12

The diagram above indicates the relationship between the traditional application developer and the Operational Developer (DevOps). The layers of interaction described in purple show the required collaboration to ensure a successful process automation project. Developers may require specific components at the system configuration (libraries, jvm), application common (containers such as tomcat and jboss) and application configuration (xml and properties files) layers, however DevOps is responsible for ensuring the consistent, reproducible and stable deployment of all of those resources via complete end to end automation. Additionally, automation of provisioning and deployment introduces the ability to rapidly respond to changing business needs across a sea of geographically dispersed physical and virtual resources in an effective and efficient manner. In traditional shops, changes to development and production environments, including acquiring systems, took weeks to months. Modern changes can be implemented in minutes to hours. This reduction in costs is also augmented by the ability to rapidly adopt new technologies that produce results at a better price. Ultimately benefits to the business can be measured in terms of money, time, and resource management.

13

Configuration Management, Continuous Integration and Release Management


Managing, designing, deploying and testing infrastructure is now in the same fashion as iterative development in software. In the traditional infrastructure world a change to access policies would need a few weeks to be completed based on the number of servers the change would need to be executed on manually. Today, with virtualization, it is easier to manage virtual machines compared to standalone servers as similar policy updates could be done in a shorter time frame of less than a few minutes. These changes are carried out through standard cookbooks using Opscode Chef for configuration management or similar tools like Puppet. The code that builds deploys and tests our infrastructure should be committed to source-control such as GIT. Tools like GIT and Chef allows the treatment of what are traditionally considered infrastructure parts of the system as code. With Chef one can script and deploy VMs and Operating Systems along with their configurations as well as the applications that run on them. It offers a near complete provisioning ecosystem through code. Continuous Integration (CI) utilizes tools like Jenkins to automate testing and advancement of application code and also infrastructure code. This also leads to improved quality, consistency and supports Infrastructure defect management to prevent issues such VM crashes, unwarranted differences between environments.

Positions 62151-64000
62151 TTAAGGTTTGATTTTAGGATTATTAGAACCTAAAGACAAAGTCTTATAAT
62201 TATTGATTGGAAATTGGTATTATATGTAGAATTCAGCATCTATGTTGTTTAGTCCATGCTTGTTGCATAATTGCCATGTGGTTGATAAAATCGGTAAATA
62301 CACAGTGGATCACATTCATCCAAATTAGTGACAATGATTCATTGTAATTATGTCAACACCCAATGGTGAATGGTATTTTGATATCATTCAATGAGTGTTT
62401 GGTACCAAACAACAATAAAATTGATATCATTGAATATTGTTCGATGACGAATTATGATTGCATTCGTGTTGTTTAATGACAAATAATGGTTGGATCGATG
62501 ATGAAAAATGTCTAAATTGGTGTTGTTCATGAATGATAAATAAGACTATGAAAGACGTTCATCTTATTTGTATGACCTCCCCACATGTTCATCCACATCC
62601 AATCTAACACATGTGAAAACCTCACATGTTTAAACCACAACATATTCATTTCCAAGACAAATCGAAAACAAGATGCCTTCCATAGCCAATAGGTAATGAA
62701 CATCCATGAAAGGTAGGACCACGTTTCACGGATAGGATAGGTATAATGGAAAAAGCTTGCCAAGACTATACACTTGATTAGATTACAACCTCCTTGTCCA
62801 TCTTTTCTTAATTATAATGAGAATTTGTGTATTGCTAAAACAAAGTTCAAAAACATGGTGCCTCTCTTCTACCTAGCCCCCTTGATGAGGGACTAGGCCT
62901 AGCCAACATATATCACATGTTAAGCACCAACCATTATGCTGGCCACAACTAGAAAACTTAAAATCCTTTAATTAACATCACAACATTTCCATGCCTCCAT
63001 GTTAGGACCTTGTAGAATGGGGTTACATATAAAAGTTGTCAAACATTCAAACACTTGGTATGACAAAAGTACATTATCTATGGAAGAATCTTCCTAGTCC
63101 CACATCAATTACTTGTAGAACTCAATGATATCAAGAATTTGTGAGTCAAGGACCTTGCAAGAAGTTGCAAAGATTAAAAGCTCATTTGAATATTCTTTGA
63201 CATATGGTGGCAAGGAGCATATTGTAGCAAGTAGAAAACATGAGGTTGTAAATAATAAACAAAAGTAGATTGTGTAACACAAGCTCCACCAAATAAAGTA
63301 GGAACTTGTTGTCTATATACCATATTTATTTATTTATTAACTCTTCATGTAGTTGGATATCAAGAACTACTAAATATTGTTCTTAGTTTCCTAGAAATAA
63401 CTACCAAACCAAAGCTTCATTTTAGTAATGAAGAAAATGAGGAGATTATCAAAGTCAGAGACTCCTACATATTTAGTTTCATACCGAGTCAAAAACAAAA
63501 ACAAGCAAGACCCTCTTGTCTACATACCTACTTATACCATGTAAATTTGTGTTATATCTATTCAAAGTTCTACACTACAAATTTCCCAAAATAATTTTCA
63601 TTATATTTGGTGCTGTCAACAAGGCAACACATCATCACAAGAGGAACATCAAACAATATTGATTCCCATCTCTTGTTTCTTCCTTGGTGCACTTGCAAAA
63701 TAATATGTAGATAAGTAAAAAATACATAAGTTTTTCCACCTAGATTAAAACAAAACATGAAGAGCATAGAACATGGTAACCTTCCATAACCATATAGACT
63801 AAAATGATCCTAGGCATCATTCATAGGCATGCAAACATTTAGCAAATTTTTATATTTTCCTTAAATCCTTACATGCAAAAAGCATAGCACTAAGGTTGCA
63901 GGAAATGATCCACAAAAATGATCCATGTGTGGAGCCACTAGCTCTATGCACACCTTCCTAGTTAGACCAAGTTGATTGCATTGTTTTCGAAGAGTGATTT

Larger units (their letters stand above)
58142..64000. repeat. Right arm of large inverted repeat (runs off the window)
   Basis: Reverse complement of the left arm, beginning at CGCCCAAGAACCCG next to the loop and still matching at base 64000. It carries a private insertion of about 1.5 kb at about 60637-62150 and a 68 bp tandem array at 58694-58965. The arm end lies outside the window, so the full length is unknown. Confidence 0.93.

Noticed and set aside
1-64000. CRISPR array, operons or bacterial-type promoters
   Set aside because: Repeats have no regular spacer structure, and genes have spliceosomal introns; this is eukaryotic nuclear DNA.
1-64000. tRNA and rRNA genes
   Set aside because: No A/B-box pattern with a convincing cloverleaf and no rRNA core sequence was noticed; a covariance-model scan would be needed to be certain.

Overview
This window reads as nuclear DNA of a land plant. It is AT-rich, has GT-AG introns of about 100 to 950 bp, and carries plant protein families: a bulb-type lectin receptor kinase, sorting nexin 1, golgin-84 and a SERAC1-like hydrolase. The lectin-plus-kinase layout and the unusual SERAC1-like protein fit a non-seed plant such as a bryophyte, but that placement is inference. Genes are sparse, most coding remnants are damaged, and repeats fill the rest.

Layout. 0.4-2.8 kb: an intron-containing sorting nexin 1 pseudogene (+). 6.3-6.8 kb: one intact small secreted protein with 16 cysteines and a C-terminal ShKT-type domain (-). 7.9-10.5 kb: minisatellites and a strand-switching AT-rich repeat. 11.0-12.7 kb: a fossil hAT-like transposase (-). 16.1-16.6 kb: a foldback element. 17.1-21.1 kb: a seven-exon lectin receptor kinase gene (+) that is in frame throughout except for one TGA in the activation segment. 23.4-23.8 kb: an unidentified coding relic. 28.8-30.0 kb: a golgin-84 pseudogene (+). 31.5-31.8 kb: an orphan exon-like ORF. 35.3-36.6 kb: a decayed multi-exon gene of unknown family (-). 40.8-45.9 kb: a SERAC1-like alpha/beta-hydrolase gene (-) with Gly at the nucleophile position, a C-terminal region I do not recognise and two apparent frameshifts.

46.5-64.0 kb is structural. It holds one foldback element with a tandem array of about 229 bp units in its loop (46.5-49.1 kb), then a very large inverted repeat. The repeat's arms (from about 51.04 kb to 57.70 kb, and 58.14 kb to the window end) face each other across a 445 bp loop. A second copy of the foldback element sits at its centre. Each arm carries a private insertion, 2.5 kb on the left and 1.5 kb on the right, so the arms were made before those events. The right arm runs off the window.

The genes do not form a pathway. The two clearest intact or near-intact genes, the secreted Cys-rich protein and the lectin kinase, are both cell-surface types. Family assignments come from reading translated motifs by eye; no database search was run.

14

Once the C.I. is complete the next step that we plan on automating is continuous deployment. Monitoring of our services in production is done using Nagios and monitoring scripts are written as Chef Recipes.

McKinsey 7 S Model
The Mckinsey 7 S Model is a good model to showcase what elements need to change to make a strategy successful in other words what parts of strategy need to be managed to make change management successful Structure Adopt a cross-functional structure to increase independence of teams and form a leaner organization focused on doing less but getting a lot done.

Systems Adopt a tool to make visible all work being done, show all bottlenecks, and drive the decision- making process using metrics. Subsequently make changes to strategy and observe change in metrics. Design systems to show work in progress limits. Skills Develop & support T-shaped skill set. Staff Listen to feedback from staff & teams and take prompt actions to show responsiveness during retrospectives. Invest and Build teams to have a well-balanced skill set. Style Leadership style demonstrates confidence while at the same time not really sure of the outcome. Demonstrate openness to change and fast action on bottlenecks or issues. Shared Values Manage change as a cultural change more than a change in IT processes. Have slack to innovate in business as usual processes. Do not utilize resource at 100% or more of the capacity.

15

Value Stream map to improve Infrastructure Service time


Infrastructure organizations are plagued by a huge turn around times that throw major initiatives off track. This stalls the growth of an organization. Imagine a development team needing a Red Hat VM created for development work. This work traditionally took up to 35 days and at times even more if there are defects. Drawing a simple value stream, time to value is 35 days which is not good for todays rapidly changing enterprise.

The same service request can now be cut short to a more manageable time frame due to advent of automation and configuration management tooling taking our datacenter management to the next level.

16

The long pole of waiting for a sysadmin, network engineer, storage engineer and monitoring to their parts is now fully automated through Chef. This cuts the manual deployment times from 30 days to about 30 minutes. The approval cycle is the same. The time to value for servicing infrastructure service requests has dropped by 80% of initial required time along with tremendous savings in human resource costs.

17

Acknowledgements: This paper acknowledges efforts from the following leaders at Gap Inc. who have supported the Infrastructure Transformation at Gap Inc. They include: Jeffery Padgett, Director Infrastructure Architecture; Caleb Wolper, Director PMO; and Julie Salazar, Project Manager.

18